Food Waste

Sainsbury’s to axe 2-4-1 offers amid customer spending concerns

Sainsbury’s are responding to customers’ concerns about spending and food waste, by eliminating two-for-one offers throughout their stores, with the exception of seasonal promotions.

According to the supermarket, shoppers no longer want 2-4-1 or ‘BOGOF’ deals, but instead are embracing a wider range of products, more frequent trips to the shops, and a more ethical approach to buying only as much as they need.

Paul Mills-Hicks, Sainsbury’s food commercial director, said:

“Customer shopping habits have changed significantly in recent years, with people shopping more frequently – often seeking to buy what they need at that moment in time.

“By replacing multi-buy promotions with lower regular prices, we are making it easier for customers to buy the products they need, in the quantities they need, without having to buy multiple items to enjoy great value.

“Since we started simplifying our pricing approach we’ve seen a much greater variety of products in our customers’ baskets, signalling that they like the flexibility to make their own choices.”

Slow phase out

According to the retailer, nearly all multi-buy offers will be phased out by August 2016, and only promotional deals will remain for seasonal offers and other such special events.
In March 2015, Sainsbury’s surveyed their customers for their opinions on BOGOF, and found many felt marginalised or simply disagreed with the practice on ethical grounds.

Shoppers felt coerced into spending more, buying more than they had cupboard space for, and wasting more as a consequence.

Others felt like the offers were aimed only at families, and marginalised individuals, while some were confused by working out the price per item and how much their total shopping bill would be.

Minister for public health Jane Ellison commented on the news:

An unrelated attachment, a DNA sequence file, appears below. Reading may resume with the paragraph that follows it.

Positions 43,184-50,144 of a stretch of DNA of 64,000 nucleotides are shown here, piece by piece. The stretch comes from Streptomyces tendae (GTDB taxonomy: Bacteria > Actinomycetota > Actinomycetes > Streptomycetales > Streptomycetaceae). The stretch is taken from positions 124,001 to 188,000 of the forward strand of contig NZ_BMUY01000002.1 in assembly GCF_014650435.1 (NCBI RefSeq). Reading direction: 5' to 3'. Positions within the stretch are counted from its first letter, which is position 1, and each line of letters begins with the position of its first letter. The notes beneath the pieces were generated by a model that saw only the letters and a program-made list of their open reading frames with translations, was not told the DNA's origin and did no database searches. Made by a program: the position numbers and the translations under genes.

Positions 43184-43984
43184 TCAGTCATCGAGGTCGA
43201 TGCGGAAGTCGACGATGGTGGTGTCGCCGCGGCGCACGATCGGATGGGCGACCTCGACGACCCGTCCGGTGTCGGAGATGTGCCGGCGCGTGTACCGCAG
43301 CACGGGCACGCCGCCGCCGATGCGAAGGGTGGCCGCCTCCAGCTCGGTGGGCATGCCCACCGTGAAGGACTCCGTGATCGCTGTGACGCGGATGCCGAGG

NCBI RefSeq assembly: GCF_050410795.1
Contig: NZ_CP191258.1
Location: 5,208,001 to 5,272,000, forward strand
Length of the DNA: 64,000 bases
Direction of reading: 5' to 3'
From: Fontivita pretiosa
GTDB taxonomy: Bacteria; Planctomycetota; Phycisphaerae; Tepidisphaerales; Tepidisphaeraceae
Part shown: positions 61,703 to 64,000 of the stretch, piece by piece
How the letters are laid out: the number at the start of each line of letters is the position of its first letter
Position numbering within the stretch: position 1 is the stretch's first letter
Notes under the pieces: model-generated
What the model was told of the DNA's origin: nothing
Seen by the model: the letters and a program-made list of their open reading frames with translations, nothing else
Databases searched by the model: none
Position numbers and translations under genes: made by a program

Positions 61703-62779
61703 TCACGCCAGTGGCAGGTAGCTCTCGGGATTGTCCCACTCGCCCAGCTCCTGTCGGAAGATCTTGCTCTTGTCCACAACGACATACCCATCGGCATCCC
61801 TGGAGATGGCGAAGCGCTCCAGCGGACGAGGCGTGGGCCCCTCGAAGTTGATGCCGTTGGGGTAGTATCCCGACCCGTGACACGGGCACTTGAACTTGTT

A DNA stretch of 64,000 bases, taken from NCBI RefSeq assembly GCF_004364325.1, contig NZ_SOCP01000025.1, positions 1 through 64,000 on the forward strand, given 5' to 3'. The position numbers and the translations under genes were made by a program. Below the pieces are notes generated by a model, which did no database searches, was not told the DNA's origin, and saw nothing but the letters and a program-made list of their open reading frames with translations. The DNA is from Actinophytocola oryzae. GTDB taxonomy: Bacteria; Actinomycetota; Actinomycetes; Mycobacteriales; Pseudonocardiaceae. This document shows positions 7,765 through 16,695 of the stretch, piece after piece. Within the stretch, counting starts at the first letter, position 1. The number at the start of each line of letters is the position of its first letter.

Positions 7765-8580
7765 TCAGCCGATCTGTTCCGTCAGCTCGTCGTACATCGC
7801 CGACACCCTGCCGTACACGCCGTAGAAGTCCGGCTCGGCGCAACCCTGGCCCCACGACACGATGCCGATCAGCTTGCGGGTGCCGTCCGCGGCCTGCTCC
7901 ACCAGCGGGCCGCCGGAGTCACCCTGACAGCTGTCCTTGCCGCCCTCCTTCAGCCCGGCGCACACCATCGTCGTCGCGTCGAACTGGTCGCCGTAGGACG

“We need to make the healthy choice the easy choice, and it is good to see a leading supermarket like Sainsbury’s responding as customers become more health conscious.

“As part of our Childhood Obesity Strategy we will be looking at more ways in which we can support people to live healthier lives.”

Sainsbury’s, for their part, say the removal of 2-4-1 deals is part of a move towards better value on individual item prices, rather than via special offers and promotions.

While the move was announced officially on February 11th 2016, it follows 12 months during which multi-buys have already been phased out to an extent, with customer feedback largely positive over that time.

Food waste

Food waste remains a major concern with an estimated 4.2 million tonnes of avoidable food waste generated each year, according to statistics from Wrap.

The figures show the average family household throws away £700 worth of food each year, and the concerns are backed up by Sainsbury’s own research.

A survey conducted on behalf of the retailer found 60% of Britons would support an initiative to pass close-to-date food over to a local food bank or homeless shelter, but also revealed that many do not realise how much they waste.

Respondents estimated they waste less than £30 a month – with 81% of families thinking this – but the average is actually £58.30.

Andy has worked as a freelance journalist for a number of years and has been published in some of the UK’s top newspapers. He is now the editor Commercial Waste Magazine and contributes to a large selection of headlines and blog articles on the site.

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